Geats. What dragon-like animal do the Knights of the Round Table have to dispatch before they can continue their quest for the Holy Grail?

40. In Sir Gawain and the Green Knight , the Green Knight offers a challenge, an exchange of strokes across one’s neck. Initially, all of Arthur’s knights are apprehensive about accepting the challenge. How is the scene that leads up to the Bridge of the Dead similar to the exchange in King Arthur’s Court? Who finally accepts the challenge first?

41. Having smart wit and being able to outsmart the opponent is key in the success of any king or knight on a quest. In Monty Python , how do we see intelligence playing an intricate part in King Arthur’s ability to cross the Bridge of the Dead?

42. In the tale of Beowulf , we know that the protagonist has to cross over the seas to reach Denmark in order to slay the evil beast Grendel. Similarly, how does King Arthur come to arrive at the “Castle of Arghhhhh?” Describe his mode of transportation—is the architecture more reminiscent of the English Navy or a Norwegian Navy? How can you tell? (Hint: Think of where Beowulf hails from).

43. After the French soldiers taunt Arthur again, how is his reaction similar to that of the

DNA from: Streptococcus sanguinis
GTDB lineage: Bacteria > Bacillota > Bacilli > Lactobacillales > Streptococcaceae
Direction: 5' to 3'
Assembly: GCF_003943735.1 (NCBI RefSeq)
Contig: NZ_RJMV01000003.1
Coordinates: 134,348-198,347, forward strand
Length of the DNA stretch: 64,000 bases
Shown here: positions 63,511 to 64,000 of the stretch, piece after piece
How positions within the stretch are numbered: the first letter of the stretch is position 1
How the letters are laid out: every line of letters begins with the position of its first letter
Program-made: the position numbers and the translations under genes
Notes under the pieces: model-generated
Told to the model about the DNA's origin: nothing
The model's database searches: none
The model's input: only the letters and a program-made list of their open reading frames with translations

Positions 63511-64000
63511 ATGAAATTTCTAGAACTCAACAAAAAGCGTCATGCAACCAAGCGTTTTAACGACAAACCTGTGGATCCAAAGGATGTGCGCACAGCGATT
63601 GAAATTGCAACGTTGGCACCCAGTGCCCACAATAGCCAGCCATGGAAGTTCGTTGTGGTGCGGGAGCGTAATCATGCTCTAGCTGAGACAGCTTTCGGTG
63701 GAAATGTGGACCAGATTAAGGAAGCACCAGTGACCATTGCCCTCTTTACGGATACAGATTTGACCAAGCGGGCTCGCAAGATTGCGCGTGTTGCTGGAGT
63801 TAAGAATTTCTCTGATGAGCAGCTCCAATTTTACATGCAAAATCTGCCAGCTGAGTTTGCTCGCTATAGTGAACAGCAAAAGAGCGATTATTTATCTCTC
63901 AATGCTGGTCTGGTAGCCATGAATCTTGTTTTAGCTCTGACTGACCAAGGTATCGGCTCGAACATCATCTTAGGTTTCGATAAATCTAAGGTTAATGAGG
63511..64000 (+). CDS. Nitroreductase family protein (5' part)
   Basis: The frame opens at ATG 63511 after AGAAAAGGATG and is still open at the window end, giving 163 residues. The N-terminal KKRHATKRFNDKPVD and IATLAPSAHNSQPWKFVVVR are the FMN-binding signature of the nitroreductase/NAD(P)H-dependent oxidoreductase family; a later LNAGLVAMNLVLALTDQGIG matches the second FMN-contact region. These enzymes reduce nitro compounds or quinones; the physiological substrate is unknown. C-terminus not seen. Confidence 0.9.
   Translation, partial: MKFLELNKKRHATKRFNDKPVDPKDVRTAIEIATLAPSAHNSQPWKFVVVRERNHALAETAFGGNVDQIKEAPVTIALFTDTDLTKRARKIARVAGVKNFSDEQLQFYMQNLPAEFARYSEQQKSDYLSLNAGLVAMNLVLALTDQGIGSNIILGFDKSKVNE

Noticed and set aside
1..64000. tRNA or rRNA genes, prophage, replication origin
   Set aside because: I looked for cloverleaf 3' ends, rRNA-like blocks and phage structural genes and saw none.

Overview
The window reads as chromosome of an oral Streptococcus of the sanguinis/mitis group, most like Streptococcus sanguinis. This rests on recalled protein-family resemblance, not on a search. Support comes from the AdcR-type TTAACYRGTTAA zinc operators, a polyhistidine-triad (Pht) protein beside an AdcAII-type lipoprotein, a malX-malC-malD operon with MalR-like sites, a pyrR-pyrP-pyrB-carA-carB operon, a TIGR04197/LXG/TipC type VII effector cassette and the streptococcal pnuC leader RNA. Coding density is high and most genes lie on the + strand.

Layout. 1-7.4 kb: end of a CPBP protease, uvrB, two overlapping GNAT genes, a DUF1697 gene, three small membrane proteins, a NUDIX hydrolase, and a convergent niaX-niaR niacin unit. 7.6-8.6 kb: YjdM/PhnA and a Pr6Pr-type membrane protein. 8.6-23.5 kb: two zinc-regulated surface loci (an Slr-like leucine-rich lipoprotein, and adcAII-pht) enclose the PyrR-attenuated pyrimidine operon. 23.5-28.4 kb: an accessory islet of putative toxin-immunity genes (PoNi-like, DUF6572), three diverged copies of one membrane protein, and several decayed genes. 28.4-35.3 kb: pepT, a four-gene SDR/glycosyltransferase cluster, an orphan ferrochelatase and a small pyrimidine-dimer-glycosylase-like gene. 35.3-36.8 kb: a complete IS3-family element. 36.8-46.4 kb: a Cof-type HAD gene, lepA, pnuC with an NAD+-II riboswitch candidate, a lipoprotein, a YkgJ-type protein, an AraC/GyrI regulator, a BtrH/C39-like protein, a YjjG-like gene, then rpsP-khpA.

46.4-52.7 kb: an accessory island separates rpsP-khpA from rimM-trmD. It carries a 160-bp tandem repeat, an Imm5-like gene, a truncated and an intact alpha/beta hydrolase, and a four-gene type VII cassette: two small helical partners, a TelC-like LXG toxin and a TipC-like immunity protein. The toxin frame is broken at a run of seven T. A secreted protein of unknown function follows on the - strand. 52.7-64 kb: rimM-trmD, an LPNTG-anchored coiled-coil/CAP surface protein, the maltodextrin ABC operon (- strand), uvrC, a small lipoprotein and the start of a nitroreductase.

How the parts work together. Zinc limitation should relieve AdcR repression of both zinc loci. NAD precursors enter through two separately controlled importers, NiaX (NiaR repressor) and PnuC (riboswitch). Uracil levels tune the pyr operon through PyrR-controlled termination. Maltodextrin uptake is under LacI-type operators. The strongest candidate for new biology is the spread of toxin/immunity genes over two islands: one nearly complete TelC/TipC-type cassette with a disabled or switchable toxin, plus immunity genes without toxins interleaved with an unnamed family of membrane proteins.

Danes when regarding the story of Beowulf ?

44. Knights would often assemble to fight for a holy noble quest on behalf of

Christianity, and engage in battles known as Crusades. How is the final scene with the assembly of knights on the knoll similar to this idea?

Part 2: Essay

After carefully analyzing the film and answering all questions related to comparing and contrasting traditional medieval literature, please construct a 5-paragraph essay that discusses how the themes in medieval literature are mocked or satirized in the film.

Look through your answers carefully and see if you can identify any common themes among them. Also, see if there are any themes that repeat themselves over and over again. Once you are able to identify these themes, draw comparisons to how these themes are exemplified in the film when compared to how they are depicted in the medieval narratives that we have read in class ( Beowulf and Sir Gawain) ).

Themes Discussed in Medieval Literature:

Chivalric Code & Knightly Behavior

The Art of Courtly Love & Role/Responsibility of Women

Characteristics of a Noble Quest

Role of Religion

Good vs. Evil (including symbolic elements)

Please ensure that your essay has:

An introduction to set up the ideas you are going to analyze

Several body paragraphs to support your argument using evidence about how the above themes and motifs are satirized in the film: o The text ( Beowulf and/or Sir Gawain) , o The film ( Monty Python ), and o Your notes, handouts, notes, discussion, etc.

A conclusion summing up your ideas